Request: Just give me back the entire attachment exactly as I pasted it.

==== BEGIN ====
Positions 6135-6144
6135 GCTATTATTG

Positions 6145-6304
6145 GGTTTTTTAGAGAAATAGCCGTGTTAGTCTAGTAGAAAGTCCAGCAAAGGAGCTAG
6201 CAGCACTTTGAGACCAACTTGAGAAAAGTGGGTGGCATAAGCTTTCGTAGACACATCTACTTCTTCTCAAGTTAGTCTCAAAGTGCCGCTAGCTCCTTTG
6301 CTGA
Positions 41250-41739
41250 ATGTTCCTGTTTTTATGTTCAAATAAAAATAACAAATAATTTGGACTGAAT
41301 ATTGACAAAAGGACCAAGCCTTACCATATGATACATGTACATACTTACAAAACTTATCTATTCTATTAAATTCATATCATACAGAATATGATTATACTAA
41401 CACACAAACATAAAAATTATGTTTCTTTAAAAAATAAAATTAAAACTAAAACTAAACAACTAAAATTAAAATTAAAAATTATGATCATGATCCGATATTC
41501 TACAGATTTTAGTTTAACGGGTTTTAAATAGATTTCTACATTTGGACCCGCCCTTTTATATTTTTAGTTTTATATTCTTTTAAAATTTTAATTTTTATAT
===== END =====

Positions 6135-6144
6135 GCTATTATTG

Positions 6145-6304
6145 GGTTTTTTAGAGAAATAGCCGTGTTAGTCTAGTAGAAAGTCCAGCAAAGGAGCTAG
6201 CAGCACTTTGAGACCAACTTGAGAAAAGTGGGTGGCATAAGCTTTCGTAGACACATCTACTTCTTCTCAAGTTAGTCTCAAAGTGCCGCTAGCTCCTTTG
6301 CTGA
Positions 41250-41739
41250 ATGTTCCTGTTTTTATGTTCAAATAAAAATAACAAATAATTTGGACTGAAT
41301 ATTGACAAAAGGACCAAGCCTTACCATATGATACATGTACATACTTACAAAACTTATCTATTCTATTAAATTCATATCATACAGAATATGATTATACTAA
41401 CACACAAACATAAAAATTATGTTTCTTTAAAAAATAAAATTAAAACTAAAACTAAACAACTAAAATTAAAATTAAAAATTATGATCATGATCCGATATTC
41501 TACAGATTTTAGTTTAACGGGTTTTAAATAGATTTCTACATTTGGACCCGCCCTTTTATATTTTTAGTTTTATATTCTTTTAAAATTTTAATTTTTATAT